25. The McKerr case arose out of the killing of Gervaise McKerr on 11th November, 1982 by a member or members of a unit of the R.U.C. In May, 2001 the European Court of Human Rights decided that the United Kingdom had not complied with its obligation to provide an effective official investigation which, in an earlier case from Northern Ireland, the Strasbourg Court had held was a requirement of article 2 of the Convention, which guarantees that the right to life shall be protected by law, when individuals have been killed as a result of the use of force by agents of the State. In January, 2002, Mr. McKerr’s son commenced judicial review proceedings claiming declarations that the Secretary of State’s continuing failure to provide an article 2 compliant investigation was unlawful and in breach of s. 6 of the U.K. Human Rights Act, 1998. Section 6 provides that it is unlawful for a public authority to “act in any way which is incompatible with a Convention right”, the expression “Convention right” being defined by reference to certain articles of the Convention, which are set out in a schedule to the Act. Section 6 is mirrored in s. 3 of the Act of 2003, in that sub-s. (1) of s. 3 provides that, subject to any statutory provision or rule of law, every organ of the State shall perform its functions in a manner compatible with the State’s obligations under the Convention provisions. In the Act of 2003 Convention provisions include the provisions which are invoked by the plaintiff in these proceedings. Sub-s. (2) of s. 3 provides for a remedy in damages for a person who has suffered injury, loss or damages as a result of a contravention of sub-s. (1), where no other remedy in damages is available. The expression “organ of the State” in s. 3 of the Act of 2003 does not include a court.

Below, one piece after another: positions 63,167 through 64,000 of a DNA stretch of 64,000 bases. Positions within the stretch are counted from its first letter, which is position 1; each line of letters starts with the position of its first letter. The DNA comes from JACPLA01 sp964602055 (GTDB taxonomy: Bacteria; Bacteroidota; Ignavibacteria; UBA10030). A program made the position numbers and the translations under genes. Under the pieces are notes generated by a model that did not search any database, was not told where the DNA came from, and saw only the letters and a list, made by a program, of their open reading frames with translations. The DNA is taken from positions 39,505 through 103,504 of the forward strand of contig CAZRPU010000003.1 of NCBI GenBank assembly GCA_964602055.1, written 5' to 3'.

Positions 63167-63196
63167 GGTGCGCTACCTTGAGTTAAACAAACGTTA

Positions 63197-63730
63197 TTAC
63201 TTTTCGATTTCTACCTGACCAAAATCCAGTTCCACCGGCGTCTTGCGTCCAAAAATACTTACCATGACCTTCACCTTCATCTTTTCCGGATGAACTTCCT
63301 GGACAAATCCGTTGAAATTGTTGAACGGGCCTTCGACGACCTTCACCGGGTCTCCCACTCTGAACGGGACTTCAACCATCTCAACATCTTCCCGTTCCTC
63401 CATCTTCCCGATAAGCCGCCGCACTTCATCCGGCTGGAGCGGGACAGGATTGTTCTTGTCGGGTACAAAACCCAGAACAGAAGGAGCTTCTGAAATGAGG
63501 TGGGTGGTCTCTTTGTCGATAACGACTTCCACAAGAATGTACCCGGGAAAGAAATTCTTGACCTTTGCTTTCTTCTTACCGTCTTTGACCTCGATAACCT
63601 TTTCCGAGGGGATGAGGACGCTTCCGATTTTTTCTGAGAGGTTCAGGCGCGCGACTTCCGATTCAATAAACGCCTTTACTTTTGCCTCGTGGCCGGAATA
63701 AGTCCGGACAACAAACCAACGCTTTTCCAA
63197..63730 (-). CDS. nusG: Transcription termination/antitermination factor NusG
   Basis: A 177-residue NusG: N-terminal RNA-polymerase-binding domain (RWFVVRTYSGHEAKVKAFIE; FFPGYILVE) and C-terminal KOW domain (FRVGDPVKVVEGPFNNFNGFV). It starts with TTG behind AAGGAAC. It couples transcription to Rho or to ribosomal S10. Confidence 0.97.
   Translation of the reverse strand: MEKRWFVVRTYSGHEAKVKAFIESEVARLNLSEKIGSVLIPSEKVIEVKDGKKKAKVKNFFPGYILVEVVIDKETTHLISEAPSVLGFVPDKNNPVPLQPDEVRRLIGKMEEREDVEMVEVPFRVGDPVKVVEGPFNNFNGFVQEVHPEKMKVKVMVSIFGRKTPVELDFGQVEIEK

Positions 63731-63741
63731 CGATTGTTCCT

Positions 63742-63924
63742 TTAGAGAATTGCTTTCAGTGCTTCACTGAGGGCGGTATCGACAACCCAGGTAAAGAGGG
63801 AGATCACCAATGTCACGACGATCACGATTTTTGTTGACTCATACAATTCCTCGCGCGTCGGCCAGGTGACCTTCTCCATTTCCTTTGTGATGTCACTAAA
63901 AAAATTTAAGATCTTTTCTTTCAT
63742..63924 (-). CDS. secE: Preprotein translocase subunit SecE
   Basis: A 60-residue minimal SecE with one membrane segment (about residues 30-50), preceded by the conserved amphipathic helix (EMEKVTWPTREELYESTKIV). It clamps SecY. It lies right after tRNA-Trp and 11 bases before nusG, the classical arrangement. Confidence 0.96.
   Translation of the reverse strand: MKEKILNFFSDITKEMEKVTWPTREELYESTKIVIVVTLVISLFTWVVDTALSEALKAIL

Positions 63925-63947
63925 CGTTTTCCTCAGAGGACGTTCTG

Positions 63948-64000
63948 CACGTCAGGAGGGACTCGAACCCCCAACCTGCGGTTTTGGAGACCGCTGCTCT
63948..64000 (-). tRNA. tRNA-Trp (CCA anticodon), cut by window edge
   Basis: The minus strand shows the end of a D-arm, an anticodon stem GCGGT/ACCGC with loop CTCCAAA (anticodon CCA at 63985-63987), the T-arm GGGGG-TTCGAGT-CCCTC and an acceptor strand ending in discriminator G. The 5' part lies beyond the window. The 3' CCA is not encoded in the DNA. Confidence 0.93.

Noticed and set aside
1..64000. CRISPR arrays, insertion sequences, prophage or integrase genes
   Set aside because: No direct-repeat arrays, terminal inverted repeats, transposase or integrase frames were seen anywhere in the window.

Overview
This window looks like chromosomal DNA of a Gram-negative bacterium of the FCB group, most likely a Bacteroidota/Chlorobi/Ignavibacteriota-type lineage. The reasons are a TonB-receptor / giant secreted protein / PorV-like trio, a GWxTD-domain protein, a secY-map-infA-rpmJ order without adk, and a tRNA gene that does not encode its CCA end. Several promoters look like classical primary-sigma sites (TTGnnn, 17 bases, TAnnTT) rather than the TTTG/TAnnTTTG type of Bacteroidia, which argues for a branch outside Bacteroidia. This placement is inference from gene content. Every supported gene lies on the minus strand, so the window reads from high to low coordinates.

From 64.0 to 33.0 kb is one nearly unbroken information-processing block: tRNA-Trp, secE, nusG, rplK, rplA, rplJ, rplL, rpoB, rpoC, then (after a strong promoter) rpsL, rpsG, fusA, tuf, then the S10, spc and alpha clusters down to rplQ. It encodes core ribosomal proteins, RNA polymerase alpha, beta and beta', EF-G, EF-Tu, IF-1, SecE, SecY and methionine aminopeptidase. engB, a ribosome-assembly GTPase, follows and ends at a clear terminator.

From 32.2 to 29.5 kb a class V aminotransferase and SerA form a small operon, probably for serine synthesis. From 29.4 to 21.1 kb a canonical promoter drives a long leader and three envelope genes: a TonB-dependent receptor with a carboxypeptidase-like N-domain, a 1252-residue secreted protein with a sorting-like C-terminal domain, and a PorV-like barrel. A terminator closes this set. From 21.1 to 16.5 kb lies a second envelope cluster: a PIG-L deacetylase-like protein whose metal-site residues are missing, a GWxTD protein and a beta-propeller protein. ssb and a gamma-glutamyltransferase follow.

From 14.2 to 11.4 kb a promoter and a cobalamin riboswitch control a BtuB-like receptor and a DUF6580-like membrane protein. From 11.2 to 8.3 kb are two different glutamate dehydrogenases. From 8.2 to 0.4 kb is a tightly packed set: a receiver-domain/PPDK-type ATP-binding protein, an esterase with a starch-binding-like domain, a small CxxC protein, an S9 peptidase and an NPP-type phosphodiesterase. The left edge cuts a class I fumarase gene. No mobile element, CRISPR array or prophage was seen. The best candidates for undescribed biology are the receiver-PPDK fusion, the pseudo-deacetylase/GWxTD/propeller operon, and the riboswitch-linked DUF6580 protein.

26. Prior to the McKerr case it was settled law in the United Kingdom that s. 6 was not retrospective. In the McKerr case the Court of Appeal had held that the obligation to hold an investigation which complied with the requirements of article 2 into the death of Mr. McKerr was a continuing one and made a declaration that the Government had failed to carry out an investigation complying with article 2. The Secretary of State appealed to the House of Lords against that decision and the House of Lords upheld the appeal. Lord Steyn dealt with the retrospectivity issue in his opinion (at para. 50) stating as follows: